The game is controlled by an Arduino, which both times the competition and senses when the locks have been opened. The Arduino relays this data to a computer, which uses a projector to display the contestant’s scores on a big screen. As an added bonus, FOOLS member [dosman] added loud rumble motors to the locking mechanisms in order to throw competitors off their game.
The contest sounds like a ton of fun – we’re bummed that we missed it. If you want to see how the game was put together, check out [dosman’s] build log over at the Bloominglabs wiki.
Hackers at the “RaumZeitLabor” hackerspace in Mannheim Germany have noticed that the locking mechanism on the thinkpad mini dock is extremely easy to circumvent. Sold as an additional layer of security, the mechanism itself is not really secured in any way. The button that actuates it is locked by a key, but the latch isn’t secured and can be accessed via a vent on the side. They are using a lockpicking tool in the video, but they say that even a long paperclip would suffice.
We know that no security device is perfect, and if someone really really wants it, they’ll take it, but this seems a bit too easy. Maybe the next version will have a little plastic wall protecting the latch from being actuated manually. Hopefully if security is your main concern you are using something a little more robust that a dock-lock.
[via the RaumZeitLabor hackerspace (google translated)]
Continue reading “Thinkpad Dock-Picking”
This month’s Wired magazine has an extensive profile of [Marc Weber Tobias]. He’s a professional lock picker that delights in coming up with new techniques for taking on high security locks. In recent years, he’s run afoul of the US’s premier high security lock manufacturer, Medeco, by publishing Open in Thirty Seconds with [Tobias Bluzmanis]. Medeco still denies that this is even possible. Wired decided to to test the team by purchasing six new cylinders and timing them. Each one was open in under nine minutes. You can see a video of this on Wired’s site.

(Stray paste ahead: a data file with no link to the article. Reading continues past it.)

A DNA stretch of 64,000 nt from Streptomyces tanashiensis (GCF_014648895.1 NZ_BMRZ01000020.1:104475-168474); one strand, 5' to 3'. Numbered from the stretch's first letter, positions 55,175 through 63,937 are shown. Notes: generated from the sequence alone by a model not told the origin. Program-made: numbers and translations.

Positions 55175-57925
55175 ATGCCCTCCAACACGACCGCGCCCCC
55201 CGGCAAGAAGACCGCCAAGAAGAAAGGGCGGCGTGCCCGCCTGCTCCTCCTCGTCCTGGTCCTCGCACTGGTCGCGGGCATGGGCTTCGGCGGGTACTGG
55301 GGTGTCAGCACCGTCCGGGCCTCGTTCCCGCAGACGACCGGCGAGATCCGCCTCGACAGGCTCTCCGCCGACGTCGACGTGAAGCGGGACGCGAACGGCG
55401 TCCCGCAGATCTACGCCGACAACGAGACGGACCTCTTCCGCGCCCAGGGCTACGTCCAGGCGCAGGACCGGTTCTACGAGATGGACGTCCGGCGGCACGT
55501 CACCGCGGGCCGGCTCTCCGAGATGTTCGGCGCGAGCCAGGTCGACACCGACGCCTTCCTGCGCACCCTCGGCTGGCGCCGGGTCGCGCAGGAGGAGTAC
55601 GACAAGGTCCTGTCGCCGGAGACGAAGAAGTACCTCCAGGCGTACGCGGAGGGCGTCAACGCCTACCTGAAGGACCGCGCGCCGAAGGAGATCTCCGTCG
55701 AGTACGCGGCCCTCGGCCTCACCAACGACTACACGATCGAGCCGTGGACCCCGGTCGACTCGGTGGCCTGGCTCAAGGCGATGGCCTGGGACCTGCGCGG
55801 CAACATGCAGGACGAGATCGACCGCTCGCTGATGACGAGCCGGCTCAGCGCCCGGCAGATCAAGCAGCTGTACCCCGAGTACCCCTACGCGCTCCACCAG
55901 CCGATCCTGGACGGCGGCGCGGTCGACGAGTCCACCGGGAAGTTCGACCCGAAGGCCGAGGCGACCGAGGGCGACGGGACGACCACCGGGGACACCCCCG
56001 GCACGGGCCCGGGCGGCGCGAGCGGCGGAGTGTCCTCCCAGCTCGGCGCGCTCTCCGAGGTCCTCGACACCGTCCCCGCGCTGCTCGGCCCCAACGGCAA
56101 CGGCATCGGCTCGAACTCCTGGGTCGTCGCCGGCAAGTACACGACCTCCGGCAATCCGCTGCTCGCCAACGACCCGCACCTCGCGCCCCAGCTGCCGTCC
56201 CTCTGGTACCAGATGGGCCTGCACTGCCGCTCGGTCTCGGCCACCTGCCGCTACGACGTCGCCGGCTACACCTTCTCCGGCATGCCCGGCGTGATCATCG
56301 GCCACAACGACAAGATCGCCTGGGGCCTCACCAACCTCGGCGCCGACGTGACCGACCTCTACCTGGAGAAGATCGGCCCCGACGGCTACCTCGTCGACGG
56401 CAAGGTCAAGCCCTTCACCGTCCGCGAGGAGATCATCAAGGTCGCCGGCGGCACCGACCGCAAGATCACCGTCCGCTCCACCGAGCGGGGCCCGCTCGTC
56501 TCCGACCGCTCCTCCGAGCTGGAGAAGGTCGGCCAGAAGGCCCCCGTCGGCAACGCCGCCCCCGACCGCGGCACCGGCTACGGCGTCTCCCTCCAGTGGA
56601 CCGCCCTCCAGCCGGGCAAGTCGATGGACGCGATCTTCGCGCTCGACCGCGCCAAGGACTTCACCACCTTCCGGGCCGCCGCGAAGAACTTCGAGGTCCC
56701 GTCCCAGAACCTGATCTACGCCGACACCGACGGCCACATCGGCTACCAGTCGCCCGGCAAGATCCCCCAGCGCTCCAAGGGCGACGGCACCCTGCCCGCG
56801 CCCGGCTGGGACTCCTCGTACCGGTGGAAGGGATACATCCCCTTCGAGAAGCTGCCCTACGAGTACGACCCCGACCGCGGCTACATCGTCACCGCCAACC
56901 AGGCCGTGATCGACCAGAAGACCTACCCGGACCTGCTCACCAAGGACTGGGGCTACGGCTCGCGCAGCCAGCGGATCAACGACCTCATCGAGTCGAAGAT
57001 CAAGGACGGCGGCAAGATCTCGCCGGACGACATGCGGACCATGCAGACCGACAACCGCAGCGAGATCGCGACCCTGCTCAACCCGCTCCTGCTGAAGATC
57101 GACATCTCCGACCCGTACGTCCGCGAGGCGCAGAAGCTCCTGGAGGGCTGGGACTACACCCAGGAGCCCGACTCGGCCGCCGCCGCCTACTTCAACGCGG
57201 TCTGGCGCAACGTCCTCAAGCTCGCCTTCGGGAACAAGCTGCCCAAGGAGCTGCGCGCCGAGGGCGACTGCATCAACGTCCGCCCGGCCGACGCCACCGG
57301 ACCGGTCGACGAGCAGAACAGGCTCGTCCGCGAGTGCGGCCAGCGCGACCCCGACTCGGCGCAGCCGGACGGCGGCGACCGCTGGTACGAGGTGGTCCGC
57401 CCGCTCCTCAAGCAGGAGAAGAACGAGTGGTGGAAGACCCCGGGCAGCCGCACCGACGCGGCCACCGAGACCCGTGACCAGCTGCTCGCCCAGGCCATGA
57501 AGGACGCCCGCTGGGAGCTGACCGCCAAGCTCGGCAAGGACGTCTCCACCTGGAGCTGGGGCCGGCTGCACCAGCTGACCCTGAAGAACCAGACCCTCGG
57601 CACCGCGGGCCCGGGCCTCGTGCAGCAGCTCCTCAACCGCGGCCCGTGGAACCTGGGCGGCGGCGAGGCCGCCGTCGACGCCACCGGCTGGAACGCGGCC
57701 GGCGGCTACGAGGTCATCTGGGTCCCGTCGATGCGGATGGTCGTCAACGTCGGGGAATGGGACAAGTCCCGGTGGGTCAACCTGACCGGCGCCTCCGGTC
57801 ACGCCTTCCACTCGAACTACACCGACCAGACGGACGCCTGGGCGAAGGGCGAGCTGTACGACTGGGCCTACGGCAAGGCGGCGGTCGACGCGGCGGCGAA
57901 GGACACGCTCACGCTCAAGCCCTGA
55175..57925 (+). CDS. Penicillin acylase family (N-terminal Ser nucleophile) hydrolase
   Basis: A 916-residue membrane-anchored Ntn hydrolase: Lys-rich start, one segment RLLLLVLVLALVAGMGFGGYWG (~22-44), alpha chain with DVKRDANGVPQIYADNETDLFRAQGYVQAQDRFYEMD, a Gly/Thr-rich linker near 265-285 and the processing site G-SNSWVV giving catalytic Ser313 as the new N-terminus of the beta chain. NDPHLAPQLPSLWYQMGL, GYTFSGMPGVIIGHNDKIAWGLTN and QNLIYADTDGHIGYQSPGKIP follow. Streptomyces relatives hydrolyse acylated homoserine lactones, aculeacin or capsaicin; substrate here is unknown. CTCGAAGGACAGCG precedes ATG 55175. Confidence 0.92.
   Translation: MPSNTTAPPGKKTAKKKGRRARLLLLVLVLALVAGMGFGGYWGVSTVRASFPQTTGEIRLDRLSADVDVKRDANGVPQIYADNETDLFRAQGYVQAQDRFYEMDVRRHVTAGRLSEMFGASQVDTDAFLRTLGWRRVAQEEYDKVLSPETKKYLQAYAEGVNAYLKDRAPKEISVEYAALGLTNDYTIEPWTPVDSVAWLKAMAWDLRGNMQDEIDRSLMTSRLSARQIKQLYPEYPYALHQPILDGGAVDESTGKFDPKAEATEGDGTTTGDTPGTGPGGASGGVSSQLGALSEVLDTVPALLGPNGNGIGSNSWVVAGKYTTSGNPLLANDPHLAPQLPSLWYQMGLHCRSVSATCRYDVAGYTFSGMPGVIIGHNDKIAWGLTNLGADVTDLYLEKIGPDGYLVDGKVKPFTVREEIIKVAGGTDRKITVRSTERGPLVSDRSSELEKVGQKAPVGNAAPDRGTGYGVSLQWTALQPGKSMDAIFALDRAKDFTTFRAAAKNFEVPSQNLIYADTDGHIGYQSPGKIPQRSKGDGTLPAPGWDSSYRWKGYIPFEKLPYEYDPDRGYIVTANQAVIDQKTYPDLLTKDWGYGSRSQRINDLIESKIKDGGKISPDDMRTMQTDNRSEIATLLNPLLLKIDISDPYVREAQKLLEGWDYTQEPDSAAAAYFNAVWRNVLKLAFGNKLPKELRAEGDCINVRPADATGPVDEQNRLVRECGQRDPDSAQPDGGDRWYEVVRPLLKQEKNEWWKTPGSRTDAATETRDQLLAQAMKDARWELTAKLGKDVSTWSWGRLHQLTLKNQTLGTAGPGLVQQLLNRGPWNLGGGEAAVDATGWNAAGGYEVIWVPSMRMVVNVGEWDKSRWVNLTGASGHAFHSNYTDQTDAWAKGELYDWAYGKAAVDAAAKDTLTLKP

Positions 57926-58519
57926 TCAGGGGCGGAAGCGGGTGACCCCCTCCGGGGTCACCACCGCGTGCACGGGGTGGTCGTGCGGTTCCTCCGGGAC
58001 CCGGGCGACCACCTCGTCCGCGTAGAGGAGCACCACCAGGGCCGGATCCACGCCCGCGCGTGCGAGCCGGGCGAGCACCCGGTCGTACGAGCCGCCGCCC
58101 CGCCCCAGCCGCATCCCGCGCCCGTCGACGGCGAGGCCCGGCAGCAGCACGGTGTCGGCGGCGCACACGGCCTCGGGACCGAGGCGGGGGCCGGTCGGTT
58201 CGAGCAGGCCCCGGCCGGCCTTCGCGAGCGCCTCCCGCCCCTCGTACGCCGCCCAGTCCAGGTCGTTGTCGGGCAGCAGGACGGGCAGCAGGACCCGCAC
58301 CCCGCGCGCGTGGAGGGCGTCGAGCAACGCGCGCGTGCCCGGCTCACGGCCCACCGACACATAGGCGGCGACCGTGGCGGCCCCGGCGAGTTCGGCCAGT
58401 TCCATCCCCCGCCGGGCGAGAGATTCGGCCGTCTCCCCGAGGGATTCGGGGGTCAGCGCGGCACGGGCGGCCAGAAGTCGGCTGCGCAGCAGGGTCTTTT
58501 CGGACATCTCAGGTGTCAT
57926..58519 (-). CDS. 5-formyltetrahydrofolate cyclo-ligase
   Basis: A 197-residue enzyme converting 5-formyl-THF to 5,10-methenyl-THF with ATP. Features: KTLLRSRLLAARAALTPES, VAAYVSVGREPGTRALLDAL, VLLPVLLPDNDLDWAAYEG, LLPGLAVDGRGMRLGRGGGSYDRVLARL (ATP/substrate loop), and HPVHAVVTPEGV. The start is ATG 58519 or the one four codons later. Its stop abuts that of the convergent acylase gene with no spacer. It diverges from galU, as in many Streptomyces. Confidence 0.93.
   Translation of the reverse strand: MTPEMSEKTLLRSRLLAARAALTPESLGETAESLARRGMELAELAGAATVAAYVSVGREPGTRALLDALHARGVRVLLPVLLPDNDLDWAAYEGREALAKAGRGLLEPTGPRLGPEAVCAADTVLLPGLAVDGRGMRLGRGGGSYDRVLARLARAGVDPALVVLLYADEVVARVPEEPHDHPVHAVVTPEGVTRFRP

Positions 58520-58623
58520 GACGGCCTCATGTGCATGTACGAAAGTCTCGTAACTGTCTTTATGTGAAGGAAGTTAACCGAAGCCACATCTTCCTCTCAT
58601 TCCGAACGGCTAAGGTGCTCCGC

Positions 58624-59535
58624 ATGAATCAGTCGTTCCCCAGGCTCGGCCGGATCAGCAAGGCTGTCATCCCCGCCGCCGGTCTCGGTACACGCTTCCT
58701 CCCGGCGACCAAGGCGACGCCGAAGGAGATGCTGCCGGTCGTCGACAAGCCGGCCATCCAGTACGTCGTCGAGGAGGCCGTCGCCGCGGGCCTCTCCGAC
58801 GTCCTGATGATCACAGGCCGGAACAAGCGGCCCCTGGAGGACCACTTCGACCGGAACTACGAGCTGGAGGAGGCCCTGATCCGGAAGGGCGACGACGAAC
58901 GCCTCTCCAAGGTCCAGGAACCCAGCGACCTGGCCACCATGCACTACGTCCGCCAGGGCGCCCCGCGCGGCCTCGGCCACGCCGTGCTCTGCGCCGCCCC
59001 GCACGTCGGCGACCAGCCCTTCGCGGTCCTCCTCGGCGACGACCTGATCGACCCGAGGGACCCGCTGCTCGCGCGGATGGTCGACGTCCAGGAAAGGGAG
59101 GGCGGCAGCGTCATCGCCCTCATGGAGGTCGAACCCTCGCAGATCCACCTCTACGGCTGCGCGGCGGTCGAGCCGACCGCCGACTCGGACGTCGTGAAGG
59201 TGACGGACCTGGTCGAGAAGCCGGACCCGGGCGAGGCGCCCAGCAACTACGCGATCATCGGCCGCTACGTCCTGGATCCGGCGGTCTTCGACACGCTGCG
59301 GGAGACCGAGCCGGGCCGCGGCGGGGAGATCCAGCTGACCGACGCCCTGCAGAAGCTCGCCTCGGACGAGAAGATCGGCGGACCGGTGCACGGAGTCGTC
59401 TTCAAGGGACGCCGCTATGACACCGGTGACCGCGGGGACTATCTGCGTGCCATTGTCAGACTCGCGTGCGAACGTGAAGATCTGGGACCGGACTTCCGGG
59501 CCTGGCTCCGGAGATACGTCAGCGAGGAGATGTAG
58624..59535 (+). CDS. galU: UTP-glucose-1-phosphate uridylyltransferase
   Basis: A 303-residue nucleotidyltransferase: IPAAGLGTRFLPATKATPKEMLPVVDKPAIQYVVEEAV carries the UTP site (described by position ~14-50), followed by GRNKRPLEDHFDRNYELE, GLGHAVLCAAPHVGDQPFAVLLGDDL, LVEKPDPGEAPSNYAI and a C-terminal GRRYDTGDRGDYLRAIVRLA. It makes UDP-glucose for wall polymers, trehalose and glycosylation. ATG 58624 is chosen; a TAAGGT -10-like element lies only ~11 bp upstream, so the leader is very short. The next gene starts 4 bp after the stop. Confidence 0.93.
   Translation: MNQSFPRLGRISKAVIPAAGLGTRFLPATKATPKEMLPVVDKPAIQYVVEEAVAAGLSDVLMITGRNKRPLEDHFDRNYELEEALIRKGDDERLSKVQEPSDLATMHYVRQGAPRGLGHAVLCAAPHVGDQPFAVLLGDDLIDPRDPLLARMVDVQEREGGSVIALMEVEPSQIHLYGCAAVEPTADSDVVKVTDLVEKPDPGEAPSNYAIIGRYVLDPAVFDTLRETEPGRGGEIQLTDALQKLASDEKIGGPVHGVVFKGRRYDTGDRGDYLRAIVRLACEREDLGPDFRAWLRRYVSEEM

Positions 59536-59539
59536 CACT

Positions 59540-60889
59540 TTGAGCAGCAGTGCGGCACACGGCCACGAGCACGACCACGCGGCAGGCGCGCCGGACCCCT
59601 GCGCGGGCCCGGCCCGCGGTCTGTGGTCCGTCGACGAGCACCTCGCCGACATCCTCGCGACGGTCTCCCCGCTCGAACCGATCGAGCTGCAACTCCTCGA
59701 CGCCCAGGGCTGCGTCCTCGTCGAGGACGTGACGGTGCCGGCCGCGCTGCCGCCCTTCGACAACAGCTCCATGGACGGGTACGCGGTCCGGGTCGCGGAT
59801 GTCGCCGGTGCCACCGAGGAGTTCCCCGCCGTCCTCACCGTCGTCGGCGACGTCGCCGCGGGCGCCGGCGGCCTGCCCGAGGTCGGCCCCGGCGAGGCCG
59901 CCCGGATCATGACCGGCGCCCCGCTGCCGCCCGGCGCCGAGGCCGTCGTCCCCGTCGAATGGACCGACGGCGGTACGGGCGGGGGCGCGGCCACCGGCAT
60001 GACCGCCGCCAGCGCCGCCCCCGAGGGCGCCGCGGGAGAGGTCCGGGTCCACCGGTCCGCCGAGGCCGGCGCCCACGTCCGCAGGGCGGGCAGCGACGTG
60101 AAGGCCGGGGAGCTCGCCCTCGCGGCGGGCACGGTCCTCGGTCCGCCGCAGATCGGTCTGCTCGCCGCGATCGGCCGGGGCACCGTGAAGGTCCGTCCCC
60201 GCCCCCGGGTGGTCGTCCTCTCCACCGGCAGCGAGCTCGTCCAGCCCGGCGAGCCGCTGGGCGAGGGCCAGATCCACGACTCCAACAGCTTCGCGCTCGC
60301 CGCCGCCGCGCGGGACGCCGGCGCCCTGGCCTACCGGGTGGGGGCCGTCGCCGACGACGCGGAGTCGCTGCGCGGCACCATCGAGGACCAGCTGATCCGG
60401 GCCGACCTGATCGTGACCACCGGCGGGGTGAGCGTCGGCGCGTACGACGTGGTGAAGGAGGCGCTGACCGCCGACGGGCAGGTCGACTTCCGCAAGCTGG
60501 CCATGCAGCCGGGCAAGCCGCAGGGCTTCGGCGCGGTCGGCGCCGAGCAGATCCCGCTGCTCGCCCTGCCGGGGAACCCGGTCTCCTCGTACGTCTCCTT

Last fall we covered a decoding attack against Medeco locks by [Jon King].
Sometimes describing how a lock actually works can be the hardest part of teaching someone about lockpicking. [Mike Gee] has designed an acrylic lock that may just be the ticket for these situations. All of the pieces are cut from clear acrylic. As you insert the key, you can see it raise the four pins up to the shear line. He says that it will definitely take some tweaking as you assemble it to get it to function smoothly. Embedded below is a video of the lock in use. You can find plans on Thingiverse.
Continue reading “Acrylic tumbler lock”
[Steffen Wernéry] has published a video of the impressioning contest at LockCon. We learned about key impressioning at this year’s HOPE conference. You start the process by inserting a key blank into the lock. By turning the lock until it stops and then moving the key up and down you create marks on the blank’s face. Take a file to those marks to remove the extra material and then repeat the process. Once the pins are set properly, they’ll stop leaving marks on the blank. It takes a lot of skill to do this right, but you end up with a perfectly functional key. [Barry Wels] managed to win the competition in 5:30 with second place coming in at 6 minutes.